You don’t need to look beyond Earth for an example of why this makes sense: the two most intelligent animals besides apes are dolphins and the crow family. Minor tweaks to history could give Earth very different representatives on the galactic council: large aquatic creatures possessing an entirely alien sense (echolocation) or tiny flying scavengers descended from dinosaurs. A single planet with a relatively narrow range of environments* and just one biochemical “language” can give rise to incredible diversity.
What’s more, the differences between life forms on Earth can give us hints about how aliens might look and behave. Life has evolved to solve specific problems. Some of these problems – and the solutions evolution comes up with – are weird, random, or arbitrary. But other problems are universal physics quandaries: how to streamline for maximum swim speeds, how to create lift and stay flying, how to focus light in order to see.
To discover aliens from Earth-like worlds, we don’t have to travel trillions of miles to seek them out – let’s just go back in time.* We’re not going to give Hitler an art scholarship or prevent the fall of the Roman Empire; we’ll rewind time to when Earth was a lifeless rock and force biology to do a hard reset. When we re-run Earth’s “Make Life” program from an infinitesimally different random seed, what happens? What aspects of life are arbitrary, and what are set in stone?*
Luckily, we have a dimension ship at our disposal, so we can visit this alternate Earth and gaze in wonder at its Earthenoid inhabitants!* What unfathomable alien vistas await us?
What if there is no life here, only our deaths?
This journey to an alternate Earth assumes that complex life developed to begin with. It’s possible that when we step out of our dimension ship we suffocate in the atmosphere of nitrogen, carbon dioxide, and methane. Whoops. Guess we should have looked out the window and checked for obvious signs of photosynthesis before getting outside. Large complex life probably requires oxygen, (it’s a waaaay better fuel source than anything else on this planet) and an oxygen-rich atmosphere is only going to exist after the Earth evolves the right kind of photosynthetic bacteria or algae.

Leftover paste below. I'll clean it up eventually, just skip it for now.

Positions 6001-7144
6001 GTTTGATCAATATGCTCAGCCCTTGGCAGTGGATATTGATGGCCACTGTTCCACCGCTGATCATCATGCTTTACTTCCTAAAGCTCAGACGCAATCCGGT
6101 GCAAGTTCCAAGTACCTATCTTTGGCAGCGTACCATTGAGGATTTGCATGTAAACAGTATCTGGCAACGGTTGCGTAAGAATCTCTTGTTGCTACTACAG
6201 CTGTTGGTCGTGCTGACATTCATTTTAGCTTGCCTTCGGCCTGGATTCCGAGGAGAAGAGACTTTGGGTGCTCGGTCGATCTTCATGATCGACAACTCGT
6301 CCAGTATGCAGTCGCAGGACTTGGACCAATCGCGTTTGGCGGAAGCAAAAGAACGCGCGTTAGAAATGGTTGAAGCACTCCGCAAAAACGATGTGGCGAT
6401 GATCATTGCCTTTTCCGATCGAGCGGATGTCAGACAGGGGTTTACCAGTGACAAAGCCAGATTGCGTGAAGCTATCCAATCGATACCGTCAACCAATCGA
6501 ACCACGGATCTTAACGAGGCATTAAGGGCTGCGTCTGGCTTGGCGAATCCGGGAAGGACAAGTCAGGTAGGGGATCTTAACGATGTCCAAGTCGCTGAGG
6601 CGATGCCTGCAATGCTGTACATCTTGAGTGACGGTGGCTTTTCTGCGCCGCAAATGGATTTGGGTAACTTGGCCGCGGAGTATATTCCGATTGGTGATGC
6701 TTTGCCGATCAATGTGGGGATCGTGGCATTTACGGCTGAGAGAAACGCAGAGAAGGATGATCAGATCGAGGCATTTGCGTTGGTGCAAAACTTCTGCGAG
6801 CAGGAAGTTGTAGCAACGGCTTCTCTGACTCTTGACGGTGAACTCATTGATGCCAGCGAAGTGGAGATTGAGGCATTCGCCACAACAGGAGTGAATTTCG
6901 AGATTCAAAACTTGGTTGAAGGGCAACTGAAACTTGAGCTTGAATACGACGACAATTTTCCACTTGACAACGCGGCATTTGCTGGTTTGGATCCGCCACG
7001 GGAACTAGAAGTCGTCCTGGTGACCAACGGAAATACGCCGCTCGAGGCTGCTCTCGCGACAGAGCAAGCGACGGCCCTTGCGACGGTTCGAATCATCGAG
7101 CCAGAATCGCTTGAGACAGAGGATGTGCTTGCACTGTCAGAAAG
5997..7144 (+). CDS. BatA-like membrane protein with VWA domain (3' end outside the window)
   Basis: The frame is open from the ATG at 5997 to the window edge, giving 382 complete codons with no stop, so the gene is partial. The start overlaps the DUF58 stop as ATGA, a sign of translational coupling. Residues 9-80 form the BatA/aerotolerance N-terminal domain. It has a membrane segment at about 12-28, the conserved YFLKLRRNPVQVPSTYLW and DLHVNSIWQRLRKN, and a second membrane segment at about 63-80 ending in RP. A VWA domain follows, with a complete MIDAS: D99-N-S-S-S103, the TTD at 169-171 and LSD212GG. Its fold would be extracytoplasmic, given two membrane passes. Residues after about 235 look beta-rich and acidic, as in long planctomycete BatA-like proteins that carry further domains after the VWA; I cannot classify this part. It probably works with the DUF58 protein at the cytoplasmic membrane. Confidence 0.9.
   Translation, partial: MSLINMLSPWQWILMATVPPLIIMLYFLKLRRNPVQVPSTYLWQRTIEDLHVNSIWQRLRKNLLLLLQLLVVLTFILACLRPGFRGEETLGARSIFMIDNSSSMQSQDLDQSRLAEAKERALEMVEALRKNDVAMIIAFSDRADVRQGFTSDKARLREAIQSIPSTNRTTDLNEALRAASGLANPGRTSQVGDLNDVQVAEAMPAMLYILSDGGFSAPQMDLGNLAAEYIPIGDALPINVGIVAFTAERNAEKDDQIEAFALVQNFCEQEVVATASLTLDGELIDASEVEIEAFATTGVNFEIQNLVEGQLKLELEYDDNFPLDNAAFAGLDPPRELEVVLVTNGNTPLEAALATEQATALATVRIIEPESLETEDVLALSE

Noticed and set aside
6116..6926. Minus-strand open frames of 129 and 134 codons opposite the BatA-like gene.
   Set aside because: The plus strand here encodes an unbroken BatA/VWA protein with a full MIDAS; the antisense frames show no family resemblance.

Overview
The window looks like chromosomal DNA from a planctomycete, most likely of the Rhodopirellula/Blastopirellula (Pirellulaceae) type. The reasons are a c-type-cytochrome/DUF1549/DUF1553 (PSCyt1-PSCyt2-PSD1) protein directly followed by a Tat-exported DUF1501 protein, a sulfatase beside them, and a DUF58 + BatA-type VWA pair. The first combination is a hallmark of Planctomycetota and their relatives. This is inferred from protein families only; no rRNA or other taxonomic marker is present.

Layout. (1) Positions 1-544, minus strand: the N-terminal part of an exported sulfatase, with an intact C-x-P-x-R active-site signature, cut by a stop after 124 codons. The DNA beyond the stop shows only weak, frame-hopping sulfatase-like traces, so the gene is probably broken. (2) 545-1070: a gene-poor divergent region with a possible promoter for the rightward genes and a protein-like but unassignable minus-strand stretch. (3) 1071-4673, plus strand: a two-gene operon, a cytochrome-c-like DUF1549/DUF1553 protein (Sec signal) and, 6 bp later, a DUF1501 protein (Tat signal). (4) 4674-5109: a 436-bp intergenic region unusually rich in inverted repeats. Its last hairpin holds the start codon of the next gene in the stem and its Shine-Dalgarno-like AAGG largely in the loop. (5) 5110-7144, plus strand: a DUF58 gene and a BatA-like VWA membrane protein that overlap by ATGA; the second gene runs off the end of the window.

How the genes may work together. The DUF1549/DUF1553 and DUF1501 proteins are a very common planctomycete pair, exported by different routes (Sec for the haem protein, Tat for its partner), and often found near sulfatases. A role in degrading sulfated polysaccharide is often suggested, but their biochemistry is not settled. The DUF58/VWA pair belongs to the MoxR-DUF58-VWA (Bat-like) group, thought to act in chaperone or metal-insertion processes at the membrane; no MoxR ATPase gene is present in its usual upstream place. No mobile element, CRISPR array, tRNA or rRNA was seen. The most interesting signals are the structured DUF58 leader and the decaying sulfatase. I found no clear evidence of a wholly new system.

It’s even possible that no life exists on Earth at all. It’s difficult to gauge how unlikely life is going to be, just as it is difficult to gauge how likely it is for complex life to arise once single-celled life exists. All we know is that both things take a lot of time – time measured in billions of years. Resetting the Earth’s life might be like resetting the lottery after discovering that you have the winning ticket.
Even if complex life exists where we’re headed, and doesn’t immediately try to eat us or dissect us in a lab, we need to be concerned about carbon dioxide levels. Significantly lower or higher levels of CO2 could cause us to hyperventilate and possibly fall unconscious. Probably not lethal, but problematic enough to limit our tour to a few minutes.
Alter-Earth’s animals – let’s call them earthenoids – would be the first things to grab your attention* after you step out of your dimension ship. They skitter, they lope, they screech, they reek. They’re none of the right colors or proportions, and they’re too slow or too fast. All in all, they look, sound, move, and smell entirely alien.
That is, except for a few noticeable similarities:
Their left sides will look like their right, though it may not be true symmetry. For instance, our heart is on our left side, and our liver is on our right. Simpler organisms resembling Earth’s sea stars and jellyfish may have radial symmetry.
Eyes and Mouths
Everything that wants to navigate the world and feed itself needs eye(s) and mouth(s). And since eyes and mouths have similar design constraints regardless of species, they’ll probably be recognizable even for beings that are otherwise totally alien.